• "All he needed was the phone booth and a cape,'' Pittsburgh Steelers guard Ramon Foster said of Ben Roethlisberger's record-breaking performance in a 30-9 victory over Cleveland. Despite a mid-foot sprain, Roethlisberger bailed out an injured Landry Jones by throwing for 379 yards, the most ever by a quarterback coming off the bench during a game. Wade Wilson had the record at 374 for Minnesota in 1990. The Steelers now head into the bye week with a 6-4 record and better chance of getting a wild card, thanks to Roethlisberger. "I drink a lot of milk,'' Ben said about his recovery.
• Even though he has lost 13 of his past 15 games, Browns owner Jimmy Haslam isn't firing Mike Pettine. He met with Pettine this week on the sorry state of the team. "Where we are right now isn't good enough,'' Pettine said of his 2-8 team. While Johnny Manziel did some good things filling in for injured Josh McCown, he's not scoring enough points to win. It's growing more likely Pettine's seat is red hot after the season.
• Two problems are emerging in St. Louis after a horrible 37-13 loss to Chicago. Nick Foles isn't getting the job done. He's averaging only 18.4 points a game as a starter. It has reached a point where reporters are asking Jeff Fisher if he's considering changing quarterbacks. Foles' completion percentage is 56.6, his yards per attempt are a weak 6.6 and he has only seven touchdowns. The other problem is how injuries are hurting the defense. Defensive end Chris Long remains out and Robert Quinn couldn't do much. The Bears put up 397 yards.
• Jeremy Langford shows great explosion and might be the halfback of the future in Chicago. He had 73 yards on 20 carries against the Rams. Halfback Matt Forte and wide receiver Alshon Jeffery are free agents after the season, and I don't know if the Bears can re-sign both. They should let Jeffery go. Langford still needs to improve his 3.5 yard average on runs; he's not a shoo-in.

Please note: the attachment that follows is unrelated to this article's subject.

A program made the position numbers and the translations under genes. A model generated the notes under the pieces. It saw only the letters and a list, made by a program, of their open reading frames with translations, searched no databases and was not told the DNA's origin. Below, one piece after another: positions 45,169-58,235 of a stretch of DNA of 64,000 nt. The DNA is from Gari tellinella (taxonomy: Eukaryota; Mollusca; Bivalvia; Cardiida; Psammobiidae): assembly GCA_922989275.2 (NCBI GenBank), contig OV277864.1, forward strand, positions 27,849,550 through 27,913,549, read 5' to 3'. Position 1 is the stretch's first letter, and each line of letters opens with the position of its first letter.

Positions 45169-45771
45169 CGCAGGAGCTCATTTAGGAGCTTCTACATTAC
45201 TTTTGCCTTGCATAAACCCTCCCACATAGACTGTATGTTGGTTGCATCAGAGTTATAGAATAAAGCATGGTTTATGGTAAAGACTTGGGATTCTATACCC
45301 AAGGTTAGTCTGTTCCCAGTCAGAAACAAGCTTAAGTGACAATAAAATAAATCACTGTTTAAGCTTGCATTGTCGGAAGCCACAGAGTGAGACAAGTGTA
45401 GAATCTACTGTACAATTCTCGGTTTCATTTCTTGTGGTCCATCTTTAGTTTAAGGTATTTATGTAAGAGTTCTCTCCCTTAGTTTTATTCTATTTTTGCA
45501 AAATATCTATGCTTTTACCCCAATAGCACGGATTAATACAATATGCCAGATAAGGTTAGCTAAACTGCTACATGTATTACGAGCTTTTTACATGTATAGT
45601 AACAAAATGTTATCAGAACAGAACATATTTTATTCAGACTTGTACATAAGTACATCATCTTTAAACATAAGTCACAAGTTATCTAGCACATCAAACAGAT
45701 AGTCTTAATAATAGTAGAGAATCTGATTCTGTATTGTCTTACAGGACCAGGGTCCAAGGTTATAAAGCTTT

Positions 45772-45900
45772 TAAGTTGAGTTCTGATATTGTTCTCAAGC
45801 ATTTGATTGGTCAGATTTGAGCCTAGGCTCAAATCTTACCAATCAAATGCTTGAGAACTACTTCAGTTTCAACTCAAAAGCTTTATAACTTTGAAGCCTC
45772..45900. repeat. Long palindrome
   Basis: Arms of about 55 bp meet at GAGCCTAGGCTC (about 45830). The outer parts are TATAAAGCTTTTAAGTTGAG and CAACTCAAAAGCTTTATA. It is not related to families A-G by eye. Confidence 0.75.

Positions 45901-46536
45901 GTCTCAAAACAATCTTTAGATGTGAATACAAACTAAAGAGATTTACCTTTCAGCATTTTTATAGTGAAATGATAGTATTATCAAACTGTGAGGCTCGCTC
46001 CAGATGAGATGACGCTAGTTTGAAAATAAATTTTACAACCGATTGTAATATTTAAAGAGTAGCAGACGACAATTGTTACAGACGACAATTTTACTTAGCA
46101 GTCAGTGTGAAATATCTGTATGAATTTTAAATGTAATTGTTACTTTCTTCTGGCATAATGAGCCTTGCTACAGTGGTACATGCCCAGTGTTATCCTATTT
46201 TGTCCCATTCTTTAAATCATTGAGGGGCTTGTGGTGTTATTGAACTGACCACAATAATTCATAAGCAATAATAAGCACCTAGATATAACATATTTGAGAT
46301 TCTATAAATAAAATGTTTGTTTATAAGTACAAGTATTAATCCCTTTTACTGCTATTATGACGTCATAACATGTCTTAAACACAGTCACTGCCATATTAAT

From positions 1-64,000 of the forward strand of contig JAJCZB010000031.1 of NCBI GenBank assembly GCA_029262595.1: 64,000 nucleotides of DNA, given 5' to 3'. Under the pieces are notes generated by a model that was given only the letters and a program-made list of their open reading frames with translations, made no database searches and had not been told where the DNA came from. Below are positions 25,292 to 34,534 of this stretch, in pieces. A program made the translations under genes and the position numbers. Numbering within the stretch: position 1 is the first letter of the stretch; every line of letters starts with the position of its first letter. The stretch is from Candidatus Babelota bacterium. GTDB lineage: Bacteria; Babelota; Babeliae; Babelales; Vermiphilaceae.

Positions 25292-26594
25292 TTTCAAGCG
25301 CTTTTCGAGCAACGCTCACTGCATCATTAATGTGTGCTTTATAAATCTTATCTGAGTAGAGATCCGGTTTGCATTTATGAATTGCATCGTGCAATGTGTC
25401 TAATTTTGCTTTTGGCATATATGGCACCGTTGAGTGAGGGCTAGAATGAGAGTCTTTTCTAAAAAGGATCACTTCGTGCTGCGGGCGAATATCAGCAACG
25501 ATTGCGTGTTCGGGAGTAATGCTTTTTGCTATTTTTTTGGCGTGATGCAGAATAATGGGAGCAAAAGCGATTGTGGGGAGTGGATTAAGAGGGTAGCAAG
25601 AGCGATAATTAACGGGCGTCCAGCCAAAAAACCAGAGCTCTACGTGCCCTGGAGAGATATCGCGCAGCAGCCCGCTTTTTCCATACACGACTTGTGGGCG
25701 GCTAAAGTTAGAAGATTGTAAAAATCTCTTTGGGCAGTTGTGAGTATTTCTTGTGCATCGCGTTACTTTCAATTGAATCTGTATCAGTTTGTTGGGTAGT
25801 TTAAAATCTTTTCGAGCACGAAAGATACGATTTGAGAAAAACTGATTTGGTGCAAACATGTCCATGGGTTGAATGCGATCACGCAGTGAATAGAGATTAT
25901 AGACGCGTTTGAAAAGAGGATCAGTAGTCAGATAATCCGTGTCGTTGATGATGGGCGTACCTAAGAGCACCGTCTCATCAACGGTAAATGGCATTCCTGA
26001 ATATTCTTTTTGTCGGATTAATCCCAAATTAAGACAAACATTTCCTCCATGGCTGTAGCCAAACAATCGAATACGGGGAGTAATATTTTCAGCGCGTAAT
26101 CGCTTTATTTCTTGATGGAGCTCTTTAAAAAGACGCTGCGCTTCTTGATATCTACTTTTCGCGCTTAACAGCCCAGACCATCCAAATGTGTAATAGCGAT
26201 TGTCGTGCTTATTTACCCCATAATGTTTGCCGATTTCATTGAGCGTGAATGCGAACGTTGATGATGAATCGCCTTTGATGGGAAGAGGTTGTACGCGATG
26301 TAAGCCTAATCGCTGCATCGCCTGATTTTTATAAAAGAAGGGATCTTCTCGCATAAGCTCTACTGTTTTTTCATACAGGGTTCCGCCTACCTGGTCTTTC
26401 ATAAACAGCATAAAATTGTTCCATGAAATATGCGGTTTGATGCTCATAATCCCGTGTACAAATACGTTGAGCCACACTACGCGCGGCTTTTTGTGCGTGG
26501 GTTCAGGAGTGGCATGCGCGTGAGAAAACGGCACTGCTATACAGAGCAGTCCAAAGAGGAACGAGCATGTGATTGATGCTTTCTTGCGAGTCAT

• Yes, Tony Romo will be back. But at 2-7, the Cowboys have plenty of drama and some tough games ahead. It's hard to imagine they go undefeated the rest of the way and claim a playoff spot.
• The Green Bay offense is a mess. Aaron Rodgers had to throw 61 passes in the 18-16 loss to Detroit, a team that struggles to stop the run. Rodgers targeted Davante Adams and Randall Cobb 31 times but they had only 15 catches for 132 yards. Once again, the Packers receivers don't separate from coverage.
• Tom Coughlin should have known better. He needed to eat up more of the clock in the fourth quarter, but instead gave Tom Brady 107 seconds to beat him 27-26 with a last-minute field goal drive. The Giants don't have the pass rush -- even with Jason Pierre-Paul back -- to defend fourth-quarter drives by top quarterbacks.
• With Sam Bradford expected to miss a week or two with a shoulder injury and a concussion, Chip Kelly needs to rely on Mark Sanchez to get the Eagles closer to the playoffs. They have hope with an upcoming schedule that includes Tampa Bay and Detroit, but they have to win these games. They play New England in three weeks, and Sanchez cost them a shot to win Sunday.
• Gus Bradley finally is getting some good things going for Jacksonville. Sure, that was a crazy win over the beat-up Baltimore Ravens. But Blake Bortles helped to lead the Jaguars to their first road win since 2013. They are getting better.